Scholarly & Social Meeting Exhibiting Prison Cells: Curating Political Victimhood in the Museum

Type: 
Lecture
Audience: 
Open to the Public
Building: 
Nador u. 11
Room: 
Hanak Room
Tuesday, November 26, 2013 - 5:30pm
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Date: 
Tuesday, November 26, 2013 - 5:30pm to 7:00pm

We are pleased to announce the fourth lecture of this semester in the series "History Department Scholarly & Social Meeting"  taking place next Tuesday, November 26th, in Hanák Room, at 17:30.
Simina Bădică will give a lecture on:

 Exhibiting Prison Cells: Curating Political Victimhood in the Museum

 

Museums of communism have boomed in East-Central Europe after 1989, yet their scholarly analyses rarely take into account the numerous museums of communism that functioned in the area before 1989. The talk highlights the connections and continuities between these pre- and post-1989 museums but mainly focuses on the resilience of curatorial practice in both communist and anti-communist museums. It argues that current attempts to commemorate victims of communism actually use the memorialisation means and techniques pioneered by communist museums themselves in commemorating their own victims.

In order to build this argument, the talk focuses on one museum installation, the prison cell which has become a symbolic artifact for curating past dictatorship in the museum. How do prison cells become museum artifacts? What is the origin of this transformative practice? The talk explains how placing a museum inside a former prison is a deliberate choice that weighs heavily on the curatorial concept as this hybrid form of prison-museum is almost a new genre in museum history. It aims to explore why is it that “since the 1970s, the prison has increasingly become the location par excellence for the memorialization of past dictatorships` violence across the globe?” (James Mark)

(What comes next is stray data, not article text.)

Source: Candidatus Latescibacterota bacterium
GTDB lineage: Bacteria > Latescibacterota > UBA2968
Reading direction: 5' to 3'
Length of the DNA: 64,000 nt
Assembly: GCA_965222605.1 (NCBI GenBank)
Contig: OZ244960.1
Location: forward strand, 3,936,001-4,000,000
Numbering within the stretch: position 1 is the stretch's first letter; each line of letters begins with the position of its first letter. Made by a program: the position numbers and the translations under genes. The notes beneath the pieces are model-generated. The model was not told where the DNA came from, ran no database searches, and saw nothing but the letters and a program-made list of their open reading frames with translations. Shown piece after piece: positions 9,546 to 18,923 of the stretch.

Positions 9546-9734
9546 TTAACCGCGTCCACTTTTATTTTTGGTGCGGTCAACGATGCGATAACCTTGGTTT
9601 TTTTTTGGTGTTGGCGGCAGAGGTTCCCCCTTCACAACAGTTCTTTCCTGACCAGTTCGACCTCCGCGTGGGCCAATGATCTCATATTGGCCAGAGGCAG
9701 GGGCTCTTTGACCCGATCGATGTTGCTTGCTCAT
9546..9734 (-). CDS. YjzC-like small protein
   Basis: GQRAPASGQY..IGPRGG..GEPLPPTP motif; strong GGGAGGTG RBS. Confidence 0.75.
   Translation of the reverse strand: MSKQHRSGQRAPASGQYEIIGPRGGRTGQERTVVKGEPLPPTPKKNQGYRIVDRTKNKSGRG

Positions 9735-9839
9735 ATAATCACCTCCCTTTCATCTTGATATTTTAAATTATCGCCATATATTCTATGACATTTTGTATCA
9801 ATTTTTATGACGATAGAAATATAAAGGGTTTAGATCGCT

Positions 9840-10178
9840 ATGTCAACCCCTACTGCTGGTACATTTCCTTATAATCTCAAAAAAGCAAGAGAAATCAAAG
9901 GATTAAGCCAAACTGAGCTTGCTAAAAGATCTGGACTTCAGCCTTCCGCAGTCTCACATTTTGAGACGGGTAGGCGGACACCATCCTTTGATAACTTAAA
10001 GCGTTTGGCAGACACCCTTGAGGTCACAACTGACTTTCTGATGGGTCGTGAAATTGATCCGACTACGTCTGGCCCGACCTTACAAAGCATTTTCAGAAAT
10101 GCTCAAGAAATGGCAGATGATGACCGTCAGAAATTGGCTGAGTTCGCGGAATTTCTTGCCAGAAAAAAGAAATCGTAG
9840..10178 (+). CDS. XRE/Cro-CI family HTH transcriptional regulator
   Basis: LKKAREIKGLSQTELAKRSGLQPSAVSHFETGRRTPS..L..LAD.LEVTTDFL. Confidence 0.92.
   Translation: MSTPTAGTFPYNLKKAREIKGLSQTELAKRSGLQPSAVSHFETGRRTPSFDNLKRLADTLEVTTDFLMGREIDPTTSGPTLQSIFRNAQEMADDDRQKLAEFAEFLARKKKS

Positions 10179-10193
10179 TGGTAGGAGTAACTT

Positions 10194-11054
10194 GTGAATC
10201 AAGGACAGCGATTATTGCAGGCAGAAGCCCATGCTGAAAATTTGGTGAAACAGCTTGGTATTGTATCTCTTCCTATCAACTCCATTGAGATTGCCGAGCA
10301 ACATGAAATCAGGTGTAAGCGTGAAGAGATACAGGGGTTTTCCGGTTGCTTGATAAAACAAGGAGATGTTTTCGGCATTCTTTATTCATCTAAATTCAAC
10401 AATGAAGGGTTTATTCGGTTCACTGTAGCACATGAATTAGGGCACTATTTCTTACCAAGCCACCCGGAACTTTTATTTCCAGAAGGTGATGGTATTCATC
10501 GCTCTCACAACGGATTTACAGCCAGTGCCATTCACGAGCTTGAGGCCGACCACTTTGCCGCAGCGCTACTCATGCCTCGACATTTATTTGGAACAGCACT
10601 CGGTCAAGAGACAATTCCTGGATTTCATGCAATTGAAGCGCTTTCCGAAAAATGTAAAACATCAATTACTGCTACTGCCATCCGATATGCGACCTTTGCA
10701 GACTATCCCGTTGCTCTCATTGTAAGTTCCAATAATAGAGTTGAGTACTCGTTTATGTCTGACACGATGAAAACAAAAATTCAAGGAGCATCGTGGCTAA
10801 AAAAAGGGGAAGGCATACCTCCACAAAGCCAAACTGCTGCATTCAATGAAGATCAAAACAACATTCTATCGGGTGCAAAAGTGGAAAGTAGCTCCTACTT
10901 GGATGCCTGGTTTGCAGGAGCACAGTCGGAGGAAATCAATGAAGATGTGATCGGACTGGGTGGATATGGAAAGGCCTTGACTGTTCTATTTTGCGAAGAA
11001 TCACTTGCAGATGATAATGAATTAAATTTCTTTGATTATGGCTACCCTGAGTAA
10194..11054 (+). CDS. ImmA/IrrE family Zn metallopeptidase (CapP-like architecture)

The research material mainly comes from Romanian museums of the 1950s and the 1990s (Doftana, the Sighet Memorial-Museum to the Victims of Communism and to the Resistance, the projected Râmnicu Sărat memorial museum) but comparable examples in East-Central Europe are also discussed.

 

-Simina Bădică recently submitted her dissertation on Curating Communism. A Comparative History of Museological Practices in Post-War (1946-1958) and Post-Communist Romania at CEU’s History Department. She works as a researcher for the Romanian Peasant Museum in Bucharest where she deals with the collections inherited from the former Museum of Communist Party History. She writes and curates exhibitions on recent history and its representation in museums, archives and private memory.